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Vertically aligning text?


Nohana
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Hello,I'm coding an application which requires a body of text inside a <div> tag to be centered both horizontally and vertically. "text-align" beats the first problem, but "vertical-align" doesn't seem to work on texts... I don't want to rely onstuff like "bottom: 32px" and so on since I don't know the user's font size. If the font size is much larger than my own, the text wouldn't appear where I intend. So how can I perfectly align a body of text within a <div> tag vertically? I'm looking for something equivalent to "text-align: center". Thanks,

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What is the CSS for your container div? Is there something else going into the div? I feel as though affecting the vertical padding within the div should work, or creating a div to encapsulate the one with the text. I'd have to know more about your div's design to offer a solution though. Perhaps you can solve using ems instead of pxs.-Don

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I figured I should've included some more detail. My container div must have position:absolute and some size (x,y). Other than that I can't think of any other relevant information.I've tried before to place the text inside another <div> and then try manipulating this <div> inside my main <div> instead of the text itself, but this proved somewhat complicated I failed to get result I intended.

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Now this is a problem, the width/height of <div> are dependent on my text body. I'm looking for an independence case, where I can set any size I want to the <div> and don't have to worry about the size of the text inside the <div>.You can think of the <div> as small notes of fixed size (say, 200px, 200px). Sometimes I'll write a lot in them, sometimes I'll just write one word. My font-size can also vary from one note to another while my <div> (the note) remains the same size as always. In whichever case, my text will always be centerly aligned within the note. Also if possible, I'd like to reserve the right to leave the text "class"less, that it is, my text is just a normal text, without any fancy CSS attributes. I'm actually surprised there's no actual simple way of achieving this. Since there's a handy "text-align: center" attribute, I'd expect for something like "vertical-align: middle" would work on texts.(Note: small update)I've just realized I can get exactly what I want by putting my text inside a table instead of <div>:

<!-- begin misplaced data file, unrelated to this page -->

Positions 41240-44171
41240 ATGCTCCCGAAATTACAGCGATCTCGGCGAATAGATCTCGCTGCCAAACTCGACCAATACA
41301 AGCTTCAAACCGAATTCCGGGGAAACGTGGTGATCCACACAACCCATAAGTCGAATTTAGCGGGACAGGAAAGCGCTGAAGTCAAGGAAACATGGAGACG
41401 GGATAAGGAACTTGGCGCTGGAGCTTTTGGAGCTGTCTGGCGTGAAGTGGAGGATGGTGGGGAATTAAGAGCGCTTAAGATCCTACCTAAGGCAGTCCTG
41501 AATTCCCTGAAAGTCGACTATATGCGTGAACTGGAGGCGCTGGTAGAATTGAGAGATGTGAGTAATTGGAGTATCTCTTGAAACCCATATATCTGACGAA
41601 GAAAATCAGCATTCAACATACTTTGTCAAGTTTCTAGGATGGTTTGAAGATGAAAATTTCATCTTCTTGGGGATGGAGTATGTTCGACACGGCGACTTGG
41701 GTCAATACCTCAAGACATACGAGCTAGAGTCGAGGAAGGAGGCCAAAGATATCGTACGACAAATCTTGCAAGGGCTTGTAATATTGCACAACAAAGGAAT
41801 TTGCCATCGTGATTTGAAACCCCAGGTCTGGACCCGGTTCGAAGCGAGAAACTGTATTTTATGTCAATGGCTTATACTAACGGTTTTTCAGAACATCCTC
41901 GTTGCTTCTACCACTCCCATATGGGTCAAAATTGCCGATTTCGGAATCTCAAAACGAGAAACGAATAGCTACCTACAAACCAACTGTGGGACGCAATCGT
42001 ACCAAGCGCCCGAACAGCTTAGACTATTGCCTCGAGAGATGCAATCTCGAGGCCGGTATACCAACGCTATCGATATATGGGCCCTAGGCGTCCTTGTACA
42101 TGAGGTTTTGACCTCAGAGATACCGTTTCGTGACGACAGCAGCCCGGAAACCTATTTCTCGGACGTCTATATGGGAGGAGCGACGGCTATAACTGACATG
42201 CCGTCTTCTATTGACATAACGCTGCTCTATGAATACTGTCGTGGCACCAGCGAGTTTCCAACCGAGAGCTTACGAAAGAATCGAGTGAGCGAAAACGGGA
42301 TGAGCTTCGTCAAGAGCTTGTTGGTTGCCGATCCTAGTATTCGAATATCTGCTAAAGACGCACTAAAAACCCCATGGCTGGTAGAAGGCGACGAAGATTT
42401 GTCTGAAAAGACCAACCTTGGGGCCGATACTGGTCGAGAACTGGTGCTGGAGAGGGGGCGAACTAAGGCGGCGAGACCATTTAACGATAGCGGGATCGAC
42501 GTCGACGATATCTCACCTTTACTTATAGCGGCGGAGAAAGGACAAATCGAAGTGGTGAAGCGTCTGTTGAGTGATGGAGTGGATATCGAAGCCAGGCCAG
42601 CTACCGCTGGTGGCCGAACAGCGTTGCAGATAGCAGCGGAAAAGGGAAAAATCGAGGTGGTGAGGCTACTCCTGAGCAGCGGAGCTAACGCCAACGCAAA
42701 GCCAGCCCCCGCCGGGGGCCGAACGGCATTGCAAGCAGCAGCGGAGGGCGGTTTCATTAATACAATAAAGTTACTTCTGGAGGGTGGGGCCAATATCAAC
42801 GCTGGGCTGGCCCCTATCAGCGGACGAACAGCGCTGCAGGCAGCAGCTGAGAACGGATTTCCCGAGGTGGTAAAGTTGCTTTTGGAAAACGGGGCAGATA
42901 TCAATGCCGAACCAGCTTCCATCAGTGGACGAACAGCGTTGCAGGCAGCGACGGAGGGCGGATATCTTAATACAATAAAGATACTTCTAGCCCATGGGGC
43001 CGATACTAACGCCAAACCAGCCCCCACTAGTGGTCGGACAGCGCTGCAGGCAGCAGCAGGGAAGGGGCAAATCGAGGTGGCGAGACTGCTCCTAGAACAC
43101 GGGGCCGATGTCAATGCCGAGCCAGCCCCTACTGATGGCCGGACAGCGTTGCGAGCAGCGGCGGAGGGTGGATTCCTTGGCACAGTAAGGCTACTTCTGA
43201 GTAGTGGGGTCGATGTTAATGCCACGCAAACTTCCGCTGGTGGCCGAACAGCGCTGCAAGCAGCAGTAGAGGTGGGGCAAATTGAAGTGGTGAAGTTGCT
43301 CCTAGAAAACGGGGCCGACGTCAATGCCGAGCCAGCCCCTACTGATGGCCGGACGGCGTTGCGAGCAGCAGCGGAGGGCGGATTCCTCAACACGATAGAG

<table border="1" width="100" height="100"><tr><td><center>HELLO<br />WORLD!</center></td></tr></table>

However, my question stands, is there no way to get this using only a <div> and CSS? :)

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Not sure if I understood correctly, but maybe something like this? :)HTML:

<div id="centered-div">  <p>Lorem ipsum dolor sit amet, consectetur adipisicing elit, sed do eiusmod tempor incididunt ut labore et dolore magna aliqua. </p>  <p>Ut enim ad minim veniam, quis nostrud exercitation ullamco laboris nisi ut aliquip ex ea commodo consequat. </p>  <p>Duis aute irure dolor in reprehenderit in voluptate velit esse cillum dolore eu fugiat nulla pariatur. Excepteur sint occaecat cupidatat non proident, sunt in culpa qui officia deserunt mollit anim id est laborum.</p></div>